Helicopters, it was said, didn’t fly—they merely beat the air into submission. But halfway between continental Norway and the North Pole, it felt as if the air were winning.
As sleet slammed against the exterior, another sixty-plus-mile-per-hour gust rocked the airframe. The rotors groaned in protest. There was only so much the helo could handle. They were pushing it beyond its limits.
Scot Harvath didn’t need to see the water to know the slate-gray ocean was roiling with whitecaps. This far above the Arctic Circle, where moisture from the south collided with icy polar winds, massive depressions formed, unleashing nightmare weather.
If anything went wrong, there would be no rescue. No one back at the U.S. Embassy in Oslo, much less anyone at the White House, would acknowledge him, or the mission he was on.
He glanced at the cracked face of his watch, blood crusted atop its bezel. Just a little farther, he thought to himself. We’re almost there.
Ignoring the pain in his ribs, he reached for his pack and opened it. Everything was still in place. Take care of your gear and your gear will take care of you. It was a mantra that had saved his life again and again.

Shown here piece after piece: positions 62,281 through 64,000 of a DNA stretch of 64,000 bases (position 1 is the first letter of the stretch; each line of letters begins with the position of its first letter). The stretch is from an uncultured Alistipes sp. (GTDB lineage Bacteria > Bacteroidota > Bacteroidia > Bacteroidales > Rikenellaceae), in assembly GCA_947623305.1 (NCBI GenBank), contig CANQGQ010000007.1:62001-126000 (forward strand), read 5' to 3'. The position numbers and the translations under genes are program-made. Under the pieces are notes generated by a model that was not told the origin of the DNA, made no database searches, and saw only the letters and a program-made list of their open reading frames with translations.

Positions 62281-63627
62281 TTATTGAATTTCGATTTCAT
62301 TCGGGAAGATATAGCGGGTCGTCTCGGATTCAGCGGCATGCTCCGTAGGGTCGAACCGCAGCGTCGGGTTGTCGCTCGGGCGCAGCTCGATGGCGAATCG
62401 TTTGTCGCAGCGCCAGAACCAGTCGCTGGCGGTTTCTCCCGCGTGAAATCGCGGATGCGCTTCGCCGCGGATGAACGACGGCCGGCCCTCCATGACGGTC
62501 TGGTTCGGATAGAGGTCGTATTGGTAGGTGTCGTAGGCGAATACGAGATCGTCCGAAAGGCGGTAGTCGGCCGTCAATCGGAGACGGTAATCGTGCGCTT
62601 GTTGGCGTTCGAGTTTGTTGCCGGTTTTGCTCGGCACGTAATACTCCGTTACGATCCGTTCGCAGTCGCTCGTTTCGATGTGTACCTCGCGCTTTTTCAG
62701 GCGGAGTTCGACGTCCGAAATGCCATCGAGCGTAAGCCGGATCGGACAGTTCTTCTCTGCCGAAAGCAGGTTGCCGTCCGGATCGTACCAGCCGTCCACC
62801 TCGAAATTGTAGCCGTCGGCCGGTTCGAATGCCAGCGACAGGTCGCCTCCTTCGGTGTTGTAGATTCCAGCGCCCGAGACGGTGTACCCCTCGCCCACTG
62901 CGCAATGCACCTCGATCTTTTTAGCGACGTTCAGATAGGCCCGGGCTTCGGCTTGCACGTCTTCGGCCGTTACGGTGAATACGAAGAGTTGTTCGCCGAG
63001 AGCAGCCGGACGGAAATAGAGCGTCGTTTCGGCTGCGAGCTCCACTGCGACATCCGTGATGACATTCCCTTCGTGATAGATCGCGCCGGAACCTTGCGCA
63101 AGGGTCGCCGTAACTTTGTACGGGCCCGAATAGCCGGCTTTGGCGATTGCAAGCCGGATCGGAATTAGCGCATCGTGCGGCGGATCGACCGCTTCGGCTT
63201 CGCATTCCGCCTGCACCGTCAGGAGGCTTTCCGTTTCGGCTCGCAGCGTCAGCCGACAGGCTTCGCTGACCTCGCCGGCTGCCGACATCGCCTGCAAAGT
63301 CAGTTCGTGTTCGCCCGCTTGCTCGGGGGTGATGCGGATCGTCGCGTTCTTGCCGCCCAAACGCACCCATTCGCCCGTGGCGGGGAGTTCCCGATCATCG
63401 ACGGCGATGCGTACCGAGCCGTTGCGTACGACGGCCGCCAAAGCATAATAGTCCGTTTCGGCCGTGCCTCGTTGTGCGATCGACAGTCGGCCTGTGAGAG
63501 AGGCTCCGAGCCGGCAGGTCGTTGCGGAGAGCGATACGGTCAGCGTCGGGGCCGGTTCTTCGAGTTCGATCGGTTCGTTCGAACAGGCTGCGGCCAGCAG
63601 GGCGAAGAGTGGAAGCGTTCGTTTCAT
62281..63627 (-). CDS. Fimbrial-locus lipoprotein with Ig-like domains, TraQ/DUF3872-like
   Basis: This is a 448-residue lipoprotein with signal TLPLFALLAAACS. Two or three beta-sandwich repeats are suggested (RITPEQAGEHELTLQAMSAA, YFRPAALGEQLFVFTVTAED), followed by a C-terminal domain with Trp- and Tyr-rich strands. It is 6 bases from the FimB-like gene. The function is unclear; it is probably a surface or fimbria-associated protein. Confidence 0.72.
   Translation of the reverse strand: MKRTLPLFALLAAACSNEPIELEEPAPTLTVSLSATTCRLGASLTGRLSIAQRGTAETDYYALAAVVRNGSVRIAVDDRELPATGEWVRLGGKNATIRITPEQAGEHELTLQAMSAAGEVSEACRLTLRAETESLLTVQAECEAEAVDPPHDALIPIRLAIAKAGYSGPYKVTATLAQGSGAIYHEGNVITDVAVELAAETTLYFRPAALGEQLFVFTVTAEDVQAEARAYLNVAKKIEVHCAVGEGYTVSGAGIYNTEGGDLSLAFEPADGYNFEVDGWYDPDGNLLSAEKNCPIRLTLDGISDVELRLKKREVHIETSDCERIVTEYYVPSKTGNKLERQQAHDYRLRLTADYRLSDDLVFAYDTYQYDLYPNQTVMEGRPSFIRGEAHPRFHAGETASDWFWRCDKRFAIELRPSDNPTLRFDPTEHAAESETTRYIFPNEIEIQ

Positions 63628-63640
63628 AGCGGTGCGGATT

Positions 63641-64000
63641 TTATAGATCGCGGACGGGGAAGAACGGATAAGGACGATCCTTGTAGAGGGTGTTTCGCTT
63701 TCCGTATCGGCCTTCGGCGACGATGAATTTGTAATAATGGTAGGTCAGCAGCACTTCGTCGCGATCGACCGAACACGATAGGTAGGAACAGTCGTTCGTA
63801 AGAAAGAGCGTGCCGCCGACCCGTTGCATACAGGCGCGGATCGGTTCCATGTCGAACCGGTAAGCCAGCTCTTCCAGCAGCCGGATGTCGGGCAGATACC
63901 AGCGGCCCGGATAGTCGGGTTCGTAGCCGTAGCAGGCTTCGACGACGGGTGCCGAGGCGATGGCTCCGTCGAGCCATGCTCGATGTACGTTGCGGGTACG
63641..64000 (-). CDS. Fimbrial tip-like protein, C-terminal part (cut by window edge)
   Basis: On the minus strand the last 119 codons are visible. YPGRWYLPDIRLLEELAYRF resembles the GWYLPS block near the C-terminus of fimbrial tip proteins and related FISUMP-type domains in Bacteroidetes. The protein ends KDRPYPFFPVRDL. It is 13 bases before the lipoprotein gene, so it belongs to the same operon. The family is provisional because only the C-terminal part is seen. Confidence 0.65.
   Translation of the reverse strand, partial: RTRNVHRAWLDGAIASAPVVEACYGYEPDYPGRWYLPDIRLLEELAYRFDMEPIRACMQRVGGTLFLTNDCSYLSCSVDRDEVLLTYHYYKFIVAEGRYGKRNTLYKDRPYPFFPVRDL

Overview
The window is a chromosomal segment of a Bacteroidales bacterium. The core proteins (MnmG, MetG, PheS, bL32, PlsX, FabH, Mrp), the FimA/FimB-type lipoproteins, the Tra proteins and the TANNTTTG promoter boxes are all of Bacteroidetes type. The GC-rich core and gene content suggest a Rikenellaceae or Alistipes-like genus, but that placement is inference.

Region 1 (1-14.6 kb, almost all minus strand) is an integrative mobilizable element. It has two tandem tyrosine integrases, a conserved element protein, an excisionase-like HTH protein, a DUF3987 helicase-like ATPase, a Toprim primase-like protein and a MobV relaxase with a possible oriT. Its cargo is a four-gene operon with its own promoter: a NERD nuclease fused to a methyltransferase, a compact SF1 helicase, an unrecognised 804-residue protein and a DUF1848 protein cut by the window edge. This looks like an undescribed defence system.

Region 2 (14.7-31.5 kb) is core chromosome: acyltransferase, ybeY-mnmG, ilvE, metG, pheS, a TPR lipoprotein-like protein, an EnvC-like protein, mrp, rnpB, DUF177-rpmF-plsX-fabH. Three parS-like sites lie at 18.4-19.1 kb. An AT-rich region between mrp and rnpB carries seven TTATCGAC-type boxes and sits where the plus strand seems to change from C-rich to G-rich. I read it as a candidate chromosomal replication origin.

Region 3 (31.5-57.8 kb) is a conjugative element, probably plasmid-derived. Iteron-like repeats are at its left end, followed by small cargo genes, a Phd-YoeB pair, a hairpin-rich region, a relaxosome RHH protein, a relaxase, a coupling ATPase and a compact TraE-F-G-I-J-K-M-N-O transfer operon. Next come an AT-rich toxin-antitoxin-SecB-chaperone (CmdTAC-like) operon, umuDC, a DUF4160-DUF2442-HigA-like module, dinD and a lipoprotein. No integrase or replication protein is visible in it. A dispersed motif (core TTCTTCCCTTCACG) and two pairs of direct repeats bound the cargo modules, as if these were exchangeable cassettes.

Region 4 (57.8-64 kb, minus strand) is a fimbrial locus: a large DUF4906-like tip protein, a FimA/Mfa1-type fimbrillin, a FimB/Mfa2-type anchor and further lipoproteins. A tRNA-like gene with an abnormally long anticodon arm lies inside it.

Under his mountaineering jacket, he felt the cold press of metal against his skin. No one knew if the odd-shaped key, hanging from a piece of paracord, would even work—not after all this time.
If it didn’t, all of the danger, all of the risk, would be for nothing, and the consequences would be deadly. Failure, however, wasn’t an option.
That was the world he lived in. He wasn’t interested in easy tasks. In fact, he had always chosen the most difficult, the most perilous assignments.
It was how he was wired. No matter how bleak the scenario, he would never give up. Success was the only outcome he would entertain.
But as yet another gale-force blast of frigid air convulsed the helicopter, causing it to swing violently from side to side, he began to have his doubts.
Moments later, an alarm began shrieking from the cockpit, and Harvath knew they were in trouble.
The pilots, though, were able to regain control. The bird was still swaying, but nowhere near as badly as before. It looked like everything was going to be okay.
Then there was an earsplitting crack. It sounded as if the helo had been hit by lightning. It was followed by the tail rotor completely shearing off. And as it did, the helicopter began to spiral.
They were going down.